It’s important to have your baby spend time on his tummy, even if he protests vociferously.
Get down on the floor with your baby. Look at him as you lie on your own belly. Lay your baby down on a towel and use it to gently roll him from side to side. Try saying, “Oops-a-daisy, oops-a-daisy” as you roll him.
Fly, Baby, Fly!
Now that your baby can hold his head up, it’s time to hoist him into the air. Pretend he’s a rocket ship, flying him over you and making realistic rocket noises. You can also play like your baby is in an elevator, which advances up floor by floor before sinking quickly to the bottom.
Touch It, Hold It, Bang It
If your baby has one object, he’ll bang it on the table. If he has two objects, he’ll bang them together! Just make sure you give him bangable objects and do it with him. Bang them separately on the table, hit the table with both at the same time, see if the object sounds different when hit using the left hand rather than the right hand, and so on.
Help him by handing over objects that make interesting sounds: hollow containers, metal spoons, bells.
Pay attention to tactile sensations as well: Your baby will be fascinated by the way different things feel.
Babies are fascinated by balls and how they move. You’ll get a big laugh by juggling or tossing balls up in the air and letting them hit the floor while you make a silly sound effect: “Whoops!” Roll a soft ball toward your baby and watch him grab and squeeze it. Eventually, with encouragement, he’ll roll the ball back toward you. Someday, he’ll be able to kick and toss the ball or drop it into a big bowl or bucket. For now, bounce and roll.
Rearrange and Re-rearrange
Your baby is figuring out the connections between objects in the world. He’ll love to stack and arrange objects, as well as fill and empty them. Give your baby a box that’s easy to open (like a shoe box) and show him how to put things in and take them out. Another way to play this game: Get a bunch of cups (stackable measuring cups work great) and show your baby how to pour water, sand or cornmeal from one to the other, or into a larger container.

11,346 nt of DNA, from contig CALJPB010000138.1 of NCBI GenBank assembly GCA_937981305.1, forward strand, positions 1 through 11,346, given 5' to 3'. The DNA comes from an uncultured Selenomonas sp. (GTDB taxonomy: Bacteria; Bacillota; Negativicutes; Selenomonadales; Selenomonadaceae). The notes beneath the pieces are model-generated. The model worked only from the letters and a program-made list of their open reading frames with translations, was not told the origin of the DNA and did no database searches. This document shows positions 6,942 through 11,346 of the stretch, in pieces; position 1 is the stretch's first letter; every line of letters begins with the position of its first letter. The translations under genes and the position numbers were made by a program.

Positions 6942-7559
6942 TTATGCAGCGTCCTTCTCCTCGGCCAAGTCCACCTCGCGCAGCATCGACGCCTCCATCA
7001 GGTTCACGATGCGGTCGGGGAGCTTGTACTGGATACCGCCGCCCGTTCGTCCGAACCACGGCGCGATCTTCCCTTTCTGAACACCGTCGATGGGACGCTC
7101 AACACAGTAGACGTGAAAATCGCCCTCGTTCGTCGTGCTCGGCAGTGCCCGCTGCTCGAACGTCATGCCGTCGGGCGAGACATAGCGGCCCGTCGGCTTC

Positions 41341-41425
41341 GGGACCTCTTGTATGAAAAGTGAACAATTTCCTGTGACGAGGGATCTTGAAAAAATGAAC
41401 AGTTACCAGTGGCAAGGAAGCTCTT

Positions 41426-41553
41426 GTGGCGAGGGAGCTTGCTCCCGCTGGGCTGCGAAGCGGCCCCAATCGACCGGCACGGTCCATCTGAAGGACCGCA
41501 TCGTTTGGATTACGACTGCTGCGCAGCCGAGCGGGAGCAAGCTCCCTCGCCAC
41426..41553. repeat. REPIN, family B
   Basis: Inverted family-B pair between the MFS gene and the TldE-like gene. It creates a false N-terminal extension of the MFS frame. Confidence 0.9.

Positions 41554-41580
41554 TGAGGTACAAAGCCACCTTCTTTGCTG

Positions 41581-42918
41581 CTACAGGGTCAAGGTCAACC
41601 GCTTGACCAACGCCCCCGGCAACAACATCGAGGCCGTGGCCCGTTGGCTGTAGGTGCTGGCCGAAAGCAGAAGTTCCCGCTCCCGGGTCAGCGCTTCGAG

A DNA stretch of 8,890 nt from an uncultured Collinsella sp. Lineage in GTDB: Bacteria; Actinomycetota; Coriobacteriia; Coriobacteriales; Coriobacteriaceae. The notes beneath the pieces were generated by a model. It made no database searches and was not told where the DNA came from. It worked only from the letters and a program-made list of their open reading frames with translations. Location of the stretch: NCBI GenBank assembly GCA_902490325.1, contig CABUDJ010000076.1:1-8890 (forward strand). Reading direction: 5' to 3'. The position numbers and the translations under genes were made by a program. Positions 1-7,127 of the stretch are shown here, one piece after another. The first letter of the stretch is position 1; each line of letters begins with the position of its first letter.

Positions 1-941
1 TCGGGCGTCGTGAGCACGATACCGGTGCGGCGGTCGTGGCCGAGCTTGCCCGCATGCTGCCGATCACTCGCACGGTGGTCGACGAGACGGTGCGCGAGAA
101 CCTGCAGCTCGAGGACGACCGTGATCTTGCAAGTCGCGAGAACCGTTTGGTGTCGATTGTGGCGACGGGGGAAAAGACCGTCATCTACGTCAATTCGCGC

Once your baby is up on his feet, you can encourage cruising by placing a favorite toy at the far end of the couch or over on the coffee table. Try enticing your baby by putting one of your toys, such as your phone or sunglasses, a distance away and cruising on your knees toward it. Your baby may find this amusing and attempt to join you.
Encourage your baby to push an object around the room. Push toys and large empty boxes work well. Avoid folding chairs, which can fold up unexpectedly.
The Bath Is Fun
No longer is your baby content to sit in the tub and be washed. Older babies want to stand up, splash, grab your hair, pat the shower curtain and so on. (Note: Never leave a baby unattended in the bath, not even for a minute.) Encourage the fun by adding lots of toys to the tub. Plenty of stuff around the house can be endlessly filled, drained, poured from or into, and floated. Poke holes in the top of a plastic bottle with a flat cap to make a homemade watering can. Let your baby feel the sensation of the water dripping onto him and show him how to cut off the flow by blocking it with his hand. Use your homemade toy to give his rubber ducky a shower.
At the end of the bath, drain the toys in a plastic colander or a net bag suction-cupped to the side of the tub. Hopefully your baby is clean, happy and ready to sleep. Wasn’t that fun?
Sources: Playful Parenting by Lawrence Cohen (Ballantine; 2002) and The Happiest Baby on the Block by Harvey Karp, M.D. (Bantam; 2013)